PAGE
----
There are a lot of factors to consider when compiling a list of toxic foods for birds kept as pets. Just like some foods don’t make people sick like other mammals, food that makes one bird sick doesn’t always make another species sick. It can also be hard to figure out how dangerous a certain food is.
Food can be eaten in small amounts or in moderation without any problems, but too much of the same food can make birds sick or even kill them. Yet, avian vets rely on various sources since they know it’s preferable to err on caution. The following is a list of foods that should be avoided at all costs around your pet bird collected by Canvas Personalized. Read on right now!
15 Toxic Foods For Birds Should Never Eat
Persin, like a fatty acid found in every part of an avocado, including the skin and the pit, kills fungus on the plant. A bird eating this substance could hurt its heart, make breathing hard, weaken, or even cause it to die suddenly.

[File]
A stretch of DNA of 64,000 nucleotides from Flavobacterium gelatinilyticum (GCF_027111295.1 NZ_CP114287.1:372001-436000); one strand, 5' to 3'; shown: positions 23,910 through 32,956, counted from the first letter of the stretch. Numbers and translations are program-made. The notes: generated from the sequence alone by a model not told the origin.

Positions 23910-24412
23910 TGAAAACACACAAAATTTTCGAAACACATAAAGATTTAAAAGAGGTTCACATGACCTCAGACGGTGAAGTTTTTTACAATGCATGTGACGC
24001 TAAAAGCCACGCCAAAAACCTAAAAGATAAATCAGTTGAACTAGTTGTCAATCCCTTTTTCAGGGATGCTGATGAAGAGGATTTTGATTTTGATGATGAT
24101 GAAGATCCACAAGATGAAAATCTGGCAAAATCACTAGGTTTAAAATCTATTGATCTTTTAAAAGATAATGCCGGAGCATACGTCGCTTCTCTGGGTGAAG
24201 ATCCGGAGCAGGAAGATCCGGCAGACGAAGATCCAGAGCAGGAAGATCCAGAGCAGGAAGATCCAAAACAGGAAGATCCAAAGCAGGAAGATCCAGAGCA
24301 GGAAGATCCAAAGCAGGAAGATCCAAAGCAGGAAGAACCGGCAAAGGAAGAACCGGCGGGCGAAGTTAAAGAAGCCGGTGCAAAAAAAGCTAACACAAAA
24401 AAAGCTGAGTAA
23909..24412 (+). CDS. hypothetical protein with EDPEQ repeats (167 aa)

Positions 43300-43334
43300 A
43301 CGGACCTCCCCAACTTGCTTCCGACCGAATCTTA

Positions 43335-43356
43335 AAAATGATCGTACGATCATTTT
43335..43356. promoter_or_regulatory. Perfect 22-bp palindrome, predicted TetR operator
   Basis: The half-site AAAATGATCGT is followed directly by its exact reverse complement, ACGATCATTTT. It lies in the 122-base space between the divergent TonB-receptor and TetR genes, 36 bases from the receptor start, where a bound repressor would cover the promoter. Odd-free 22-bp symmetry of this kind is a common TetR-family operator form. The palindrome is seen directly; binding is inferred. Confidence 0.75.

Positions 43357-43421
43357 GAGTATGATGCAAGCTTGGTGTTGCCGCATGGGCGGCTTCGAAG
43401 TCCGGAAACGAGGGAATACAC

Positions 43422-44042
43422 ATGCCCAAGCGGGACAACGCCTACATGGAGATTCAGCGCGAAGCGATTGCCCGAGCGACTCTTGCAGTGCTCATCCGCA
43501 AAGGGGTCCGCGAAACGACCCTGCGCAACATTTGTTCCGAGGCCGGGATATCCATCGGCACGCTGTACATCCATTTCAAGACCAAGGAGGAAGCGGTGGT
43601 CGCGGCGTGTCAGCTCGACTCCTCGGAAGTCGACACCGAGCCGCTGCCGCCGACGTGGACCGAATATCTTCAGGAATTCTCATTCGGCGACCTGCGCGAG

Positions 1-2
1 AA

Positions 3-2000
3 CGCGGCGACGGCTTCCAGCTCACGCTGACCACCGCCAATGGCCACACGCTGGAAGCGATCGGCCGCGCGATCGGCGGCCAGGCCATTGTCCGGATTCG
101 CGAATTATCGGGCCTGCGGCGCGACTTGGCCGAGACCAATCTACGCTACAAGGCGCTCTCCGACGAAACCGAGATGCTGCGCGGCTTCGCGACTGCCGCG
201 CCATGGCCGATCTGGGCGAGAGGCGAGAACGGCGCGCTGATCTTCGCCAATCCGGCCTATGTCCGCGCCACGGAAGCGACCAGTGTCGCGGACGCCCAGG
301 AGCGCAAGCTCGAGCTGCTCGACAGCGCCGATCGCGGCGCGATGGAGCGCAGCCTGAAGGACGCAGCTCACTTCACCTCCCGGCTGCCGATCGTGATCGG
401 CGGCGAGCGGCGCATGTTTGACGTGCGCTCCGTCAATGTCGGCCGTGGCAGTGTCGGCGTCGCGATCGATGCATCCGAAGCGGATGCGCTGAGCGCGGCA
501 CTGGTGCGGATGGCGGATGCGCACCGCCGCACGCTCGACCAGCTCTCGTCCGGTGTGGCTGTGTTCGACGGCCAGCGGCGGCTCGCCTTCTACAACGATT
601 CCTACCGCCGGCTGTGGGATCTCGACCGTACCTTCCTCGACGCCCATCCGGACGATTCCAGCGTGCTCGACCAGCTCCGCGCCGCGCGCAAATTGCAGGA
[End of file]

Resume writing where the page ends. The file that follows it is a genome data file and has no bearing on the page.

Some kinds of avocados are safe for birds to eat, but it’s hard to know how they affect different birds. No one knows how much avocado a pet bird would have to eat to get sick. Because of what could happen, it’s best not to feed birds avocado or foods that contain avocado, like guacamole.
Lactose, a sugar present in milk and other dairy products, is not strictly poisonous, but research shows that birds have trouble digesting it. Birds might get sick with diarrhea if their diet contains too much dairy. Although certain cheeses and yogurts are lactose-free or contain just a little lactose, they should be fed only on rare occasions and in modest quantities.
We all like caffeinated drinks like coffee, tea, and soft drinks because they taste great, wake us up, and make us more alert. Giving our feathery friends a taste of these drinks is tempting, but even a small amount can be fatal.
Caffeine can make the heart beat faster, cause irregular heartbeats and hyperactivity, and even stop the heart from beating in birds. So, don’t give your bird anything with caffeine in it. Instead, give it water or a little bit of fruit juice now and then.
4. High-Fat Foods